6. Standardbreds can be a bit odd in their gaits: uneven, no rhythm, lots of forward but a ‘pull’ forward instead of a ‘push’ forward. Not a good start for dressage.
While these comments may sound a bit extreme, I am trying to educate you to what you may find with Standardbreds. There are some who make lovely riding horses and stay sound for a lifetime. They are more the exception than the norm. I have owned them at one time, and tried to rehab them for under saddle. I can say, with experience, that it was ten times the work my Arabians and other breeds were. I had to first undo a ton of stuff, then put a foundation back on, then build up from there.
As far as Thoroughbreds are concerned, I rehab many of them each year. I love them, but they are not a horse for everyone, and not one I would recommend. Again, soundness issues and ‘hot’ mentalities can prove challenging. A friend picked one up from the track, we spent two years to get her to where she was quiet and going well, only to pull up lame with a mysterious undetectable unsoundness. She is beautiful, but only from the kitchen window now.
I do understand the value of saving a horse’s life by giving him another job to do. I cannot though, in good faith, tell a client (I get paid good money to find horses for people) to look at Standardbreds and Thoroughbreds. If it is going to be your only horse and you will be paying for board, look for a horse that is broke, sound, quiet and you feel a connection to. There are so many other breeds and crossbreds that need a home too, and I look for horses by this motto: “if you take an okay or challenging horse and train him, he may end up a fairly good horse. If you start with a good horse, you end up with a great horse.” And in the end, a good horse costs the same to feed as a bad horse.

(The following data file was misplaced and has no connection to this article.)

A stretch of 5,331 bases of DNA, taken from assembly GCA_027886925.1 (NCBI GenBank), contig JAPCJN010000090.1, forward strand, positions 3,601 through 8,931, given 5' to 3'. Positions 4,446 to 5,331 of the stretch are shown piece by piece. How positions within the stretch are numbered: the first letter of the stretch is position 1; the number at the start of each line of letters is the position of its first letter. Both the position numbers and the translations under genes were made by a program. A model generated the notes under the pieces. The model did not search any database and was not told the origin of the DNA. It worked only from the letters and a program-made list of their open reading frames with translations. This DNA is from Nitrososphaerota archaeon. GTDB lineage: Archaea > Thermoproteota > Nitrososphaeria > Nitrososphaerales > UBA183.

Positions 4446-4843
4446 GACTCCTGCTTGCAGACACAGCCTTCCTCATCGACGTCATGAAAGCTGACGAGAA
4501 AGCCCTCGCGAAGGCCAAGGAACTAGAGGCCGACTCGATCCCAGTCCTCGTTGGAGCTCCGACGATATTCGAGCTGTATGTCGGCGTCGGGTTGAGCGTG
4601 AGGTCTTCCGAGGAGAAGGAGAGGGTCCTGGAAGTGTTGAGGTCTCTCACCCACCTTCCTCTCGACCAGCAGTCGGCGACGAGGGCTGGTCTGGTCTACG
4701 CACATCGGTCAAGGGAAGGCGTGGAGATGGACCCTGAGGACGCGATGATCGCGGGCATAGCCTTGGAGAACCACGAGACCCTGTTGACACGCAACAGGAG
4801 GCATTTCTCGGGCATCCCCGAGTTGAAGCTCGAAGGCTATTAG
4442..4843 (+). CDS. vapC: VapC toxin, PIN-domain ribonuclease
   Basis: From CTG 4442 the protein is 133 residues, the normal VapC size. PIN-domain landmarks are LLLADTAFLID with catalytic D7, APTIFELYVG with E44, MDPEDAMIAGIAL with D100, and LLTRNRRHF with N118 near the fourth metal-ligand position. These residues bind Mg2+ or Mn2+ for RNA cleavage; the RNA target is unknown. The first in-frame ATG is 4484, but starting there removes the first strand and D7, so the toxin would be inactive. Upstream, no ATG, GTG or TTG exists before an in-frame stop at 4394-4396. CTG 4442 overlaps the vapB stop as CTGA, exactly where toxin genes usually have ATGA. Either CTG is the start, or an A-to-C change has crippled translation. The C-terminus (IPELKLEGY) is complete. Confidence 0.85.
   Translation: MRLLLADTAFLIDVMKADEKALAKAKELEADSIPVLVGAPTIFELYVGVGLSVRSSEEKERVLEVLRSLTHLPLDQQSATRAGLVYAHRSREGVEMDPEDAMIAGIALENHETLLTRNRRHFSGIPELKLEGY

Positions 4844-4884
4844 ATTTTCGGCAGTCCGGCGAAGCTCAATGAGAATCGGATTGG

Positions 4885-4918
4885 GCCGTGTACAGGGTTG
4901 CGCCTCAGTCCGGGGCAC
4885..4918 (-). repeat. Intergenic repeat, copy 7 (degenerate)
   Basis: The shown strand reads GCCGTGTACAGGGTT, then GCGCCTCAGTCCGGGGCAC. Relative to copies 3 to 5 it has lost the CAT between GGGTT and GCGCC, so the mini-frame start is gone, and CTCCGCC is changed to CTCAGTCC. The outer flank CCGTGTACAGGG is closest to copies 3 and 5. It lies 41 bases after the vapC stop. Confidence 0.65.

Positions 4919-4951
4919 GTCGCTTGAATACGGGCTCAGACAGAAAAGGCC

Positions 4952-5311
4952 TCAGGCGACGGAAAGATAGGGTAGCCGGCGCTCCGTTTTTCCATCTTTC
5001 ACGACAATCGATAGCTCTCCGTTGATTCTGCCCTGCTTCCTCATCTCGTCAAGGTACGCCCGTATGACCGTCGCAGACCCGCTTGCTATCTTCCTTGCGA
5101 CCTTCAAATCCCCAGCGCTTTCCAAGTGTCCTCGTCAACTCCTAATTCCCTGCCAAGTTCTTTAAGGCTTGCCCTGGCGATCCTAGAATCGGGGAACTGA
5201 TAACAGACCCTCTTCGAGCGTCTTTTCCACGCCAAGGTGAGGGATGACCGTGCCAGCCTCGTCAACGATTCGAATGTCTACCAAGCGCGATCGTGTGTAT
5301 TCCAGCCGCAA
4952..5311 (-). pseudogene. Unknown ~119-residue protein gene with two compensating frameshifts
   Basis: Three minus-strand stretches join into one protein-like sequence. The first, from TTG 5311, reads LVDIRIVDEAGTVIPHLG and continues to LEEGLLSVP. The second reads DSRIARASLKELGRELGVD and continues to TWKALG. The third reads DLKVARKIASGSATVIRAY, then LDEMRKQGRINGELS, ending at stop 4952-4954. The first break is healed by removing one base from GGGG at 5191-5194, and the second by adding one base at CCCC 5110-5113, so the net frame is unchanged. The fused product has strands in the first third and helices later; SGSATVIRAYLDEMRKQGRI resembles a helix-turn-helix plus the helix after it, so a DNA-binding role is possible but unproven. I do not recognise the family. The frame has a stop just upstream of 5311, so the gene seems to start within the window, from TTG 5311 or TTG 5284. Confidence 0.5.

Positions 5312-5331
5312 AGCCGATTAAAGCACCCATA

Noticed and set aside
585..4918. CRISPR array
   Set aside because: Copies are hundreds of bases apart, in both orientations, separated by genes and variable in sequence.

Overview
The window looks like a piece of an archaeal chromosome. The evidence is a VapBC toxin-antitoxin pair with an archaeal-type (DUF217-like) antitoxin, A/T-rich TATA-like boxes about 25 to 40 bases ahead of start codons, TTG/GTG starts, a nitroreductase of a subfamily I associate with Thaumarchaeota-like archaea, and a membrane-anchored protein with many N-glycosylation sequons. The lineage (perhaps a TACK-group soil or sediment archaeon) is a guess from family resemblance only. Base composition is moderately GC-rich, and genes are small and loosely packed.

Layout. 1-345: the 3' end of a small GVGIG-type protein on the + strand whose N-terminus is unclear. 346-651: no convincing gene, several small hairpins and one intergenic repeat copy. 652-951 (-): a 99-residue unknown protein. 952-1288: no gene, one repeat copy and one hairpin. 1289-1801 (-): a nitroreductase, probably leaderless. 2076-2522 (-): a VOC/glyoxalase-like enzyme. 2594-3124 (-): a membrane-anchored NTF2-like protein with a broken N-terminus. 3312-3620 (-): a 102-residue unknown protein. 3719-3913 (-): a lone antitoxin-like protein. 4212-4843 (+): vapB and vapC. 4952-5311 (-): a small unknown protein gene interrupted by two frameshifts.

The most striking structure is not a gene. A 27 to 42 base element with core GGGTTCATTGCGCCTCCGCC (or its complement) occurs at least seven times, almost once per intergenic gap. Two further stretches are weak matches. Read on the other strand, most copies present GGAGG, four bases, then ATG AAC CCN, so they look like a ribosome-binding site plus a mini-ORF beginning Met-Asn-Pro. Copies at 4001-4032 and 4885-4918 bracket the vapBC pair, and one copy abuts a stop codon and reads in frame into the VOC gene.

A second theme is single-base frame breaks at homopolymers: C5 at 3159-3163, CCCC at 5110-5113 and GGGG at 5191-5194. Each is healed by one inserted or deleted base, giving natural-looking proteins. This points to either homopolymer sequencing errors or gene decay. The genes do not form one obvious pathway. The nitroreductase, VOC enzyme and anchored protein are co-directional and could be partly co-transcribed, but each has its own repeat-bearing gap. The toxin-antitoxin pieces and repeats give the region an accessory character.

One of my favorite crosses is anything half Arabian or Morgan. Not that the purebred Arabians and Morgans aren’t nice, but they can be a bit expensive. The half Arabian crosses seem to stay sound, and have nice temperaments. I am a bit partial to Arabians, and bred Polish Arabians and showed them for many years. My quietest horses were the Arabians. They are tough, no matter what their size, and have bones of steel and generally great feet. They bond to humans easily and can be loyal and safe. I have many half Arabs and Morgans in my lesson string, and all of them are sound, great horses. These are two wonderful, versatile breeds that need a second look.
Before I end this reply, I just want to say that I wish you all the success in your ‘two year plan’. It takes a brave soul to embark on the “equine journey” later in life. You will wonder why it took you so long. And drink one litre of water ½ hour before each meal. I kid you not, it’s a great weight loss trick, and very inexpensive. Try it!